Breakdown of the 9 – 1 GCSE Mathematics achievement criteria

Below is a breakdown on the 9 – 1 GCSE Mathematics Grade Structure, provided by our expert Mathematics Teachers and former examination officers.*

Grade U

This grade expresses the student’s inability to demonstrate sufficient use of Mathematical knowledge or application to achieve any of the Grade scores below.

We suspect that this would be awarded to students whom achieve 0 – 14% in the Foundation Tier examinations or 0 – 8% in the Higher Tier examinations.

Grade 1

This is linked to the current F and G Grades. This grade is also important as it would be the minimum content required to be able to achieve a score.

We assume that the assessment requirement for this grade is to demonstrate an ability to apply content to 15 – 30% of the marks of the Foundation Tier examinations.

Grade 2

This grade correlated to an E or low D Grade in the current GCSE system.

We assume that this grade will be attributable to an achievement of 30 – 55% of the Foundation Tier examinations.

Grade 3

This grade is correlated to a high D Grade in the current GCSE system.

This is an important grade since it forms an unsatisfactory passing grade. We assume that this would be attributable to an achievement of 55 – 70% of the Foundation Tier, or between 8 – 15% of the Higher Tier examinations.

Grade 4

This grade is used to represent a C Grade in GCSE.

This grade is important since it forms the official “pass” of the GCSE qualification. This will most likely be attributable to a 68 – 85% in the Foundation Tier examinations or 23%+ in the Higher Tier examinations.

Given the significance of the Grade 4 Pass, we suspect that the student will be required to demonstrate over 50% of the marks for the level 4 questions in the Foundation Tier as well as achieving 68%+ in the Foundation Tier examination. We expect that the Higher Tier examinations will already have Level 4+ Questions making this criteria automatic for the Higher Tier level 4 assessment criteria.

Grade 5

This grade represents a higher C Grade award or a lower B Grade award.

We suspect that it will require a student to achieve 90%+ in the Foundation Tier examinations.

We assume that a student will need to achieve 40 – 50% in the Higher Tier examinations to achieve this score, of at least half of those marks need to come from level 5+ questions.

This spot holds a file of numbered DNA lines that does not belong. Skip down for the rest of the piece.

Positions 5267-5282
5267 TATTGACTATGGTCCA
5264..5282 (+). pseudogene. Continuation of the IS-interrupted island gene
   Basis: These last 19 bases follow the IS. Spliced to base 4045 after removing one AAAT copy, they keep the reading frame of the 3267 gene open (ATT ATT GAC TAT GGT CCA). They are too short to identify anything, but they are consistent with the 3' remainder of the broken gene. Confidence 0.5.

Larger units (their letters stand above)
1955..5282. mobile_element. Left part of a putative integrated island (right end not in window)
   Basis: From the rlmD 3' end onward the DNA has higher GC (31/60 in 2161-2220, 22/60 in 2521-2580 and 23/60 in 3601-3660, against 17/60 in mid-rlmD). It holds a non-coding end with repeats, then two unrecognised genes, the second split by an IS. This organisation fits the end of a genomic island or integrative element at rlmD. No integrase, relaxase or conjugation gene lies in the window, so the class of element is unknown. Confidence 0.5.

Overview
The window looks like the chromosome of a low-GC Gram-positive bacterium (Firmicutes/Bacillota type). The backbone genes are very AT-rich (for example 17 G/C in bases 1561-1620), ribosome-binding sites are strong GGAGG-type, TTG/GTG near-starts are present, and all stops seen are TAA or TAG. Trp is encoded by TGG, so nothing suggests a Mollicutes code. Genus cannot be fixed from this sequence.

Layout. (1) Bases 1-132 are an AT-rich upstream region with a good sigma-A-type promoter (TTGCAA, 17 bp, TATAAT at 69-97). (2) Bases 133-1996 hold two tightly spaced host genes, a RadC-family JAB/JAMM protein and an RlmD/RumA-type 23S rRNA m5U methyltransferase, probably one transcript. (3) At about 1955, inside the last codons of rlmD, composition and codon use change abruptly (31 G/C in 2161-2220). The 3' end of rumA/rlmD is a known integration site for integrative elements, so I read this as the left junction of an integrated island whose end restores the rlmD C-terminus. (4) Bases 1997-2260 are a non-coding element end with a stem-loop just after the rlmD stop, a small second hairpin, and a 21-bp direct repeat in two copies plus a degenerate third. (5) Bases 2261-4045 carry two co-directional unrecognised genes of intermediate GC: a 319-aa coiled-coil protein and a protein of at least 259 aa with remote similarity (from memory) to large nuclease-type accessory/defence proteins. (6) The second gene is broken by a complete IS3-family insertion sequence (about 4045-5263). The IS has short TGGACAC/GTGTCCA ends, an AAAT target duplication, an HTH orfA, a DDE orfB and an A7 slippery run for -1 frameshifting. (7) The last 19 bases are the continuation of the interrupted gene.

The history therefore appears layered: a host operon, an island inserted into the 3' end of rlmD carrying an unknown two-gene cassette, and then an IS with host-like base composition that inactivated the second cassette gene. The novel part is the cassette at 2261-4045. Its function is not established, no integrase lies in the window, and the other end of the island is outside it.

We suggest that student will only need to demonstrate a limited aptitude of applying higher tier content to unfamiliar questions.

Grade 6

This is meant to represent a higher B Grade in the current GCSE grading system.

We assume that a student would need to score between 50 – 70% of the marks in the Higher Tier examination.

We would imagine that this grade would require students to demonstrate use of higher tier content in questions where students need to state relevant mathematics and use the content correctly to solve complex problems. We would also suggest that students be able to interpret information from graphs for use in solving problems.

Grade 7

This is meant to represent the A Grade in the current GCSE marking system.

I assume that a student would need to be able to achieve 70 – 82% in the Higher Tier examinations while demonstrate an ability to achieve a significant number of marks in the Level 7+ Questions where one would need to apply mathematics to complex problems such as quadratic simultaneous equations and similarly difficult problems. I also would imagine that these questions would require a student to apply information or relevant mathematics to unfamiliar / tricky questions.

Grade 8

This is meant to represent the A* Grade in GCSE.

I would imagine that a student would need to achieve 85% + in the Higher Tier examinations while also being able demonstrate an aptitude in applying relevant mathematics to tricky complex problems.

Grade 9

It is aimed that the top half of the A* achievers will achieve the score 9.

I suspect this will be awarded to students achieving 90%+ in the Higher Tier examination AND demonstrate a creative use of relevant mathematics to solve an unfamiliar problem or use mathematics to provide an answer to an ambiguous problem to which there is no categorical answer, only an educated opinion.

I assume that the Level 9 content will be aimed to test the advanced ability to apply subject content to unfamiliar questions.

It may be suitable to look at Core 1 tricky questions as a guide for these questions.

 

*The notes are educated guesses by teaching experts. We have had our notes reviewed by OfQual and the AQA, OCR and EdExcel examination boards, whom have provided us excellent content and feedback. Please note, our material is not endorsed by OfQual, or the stated examination boards.

 

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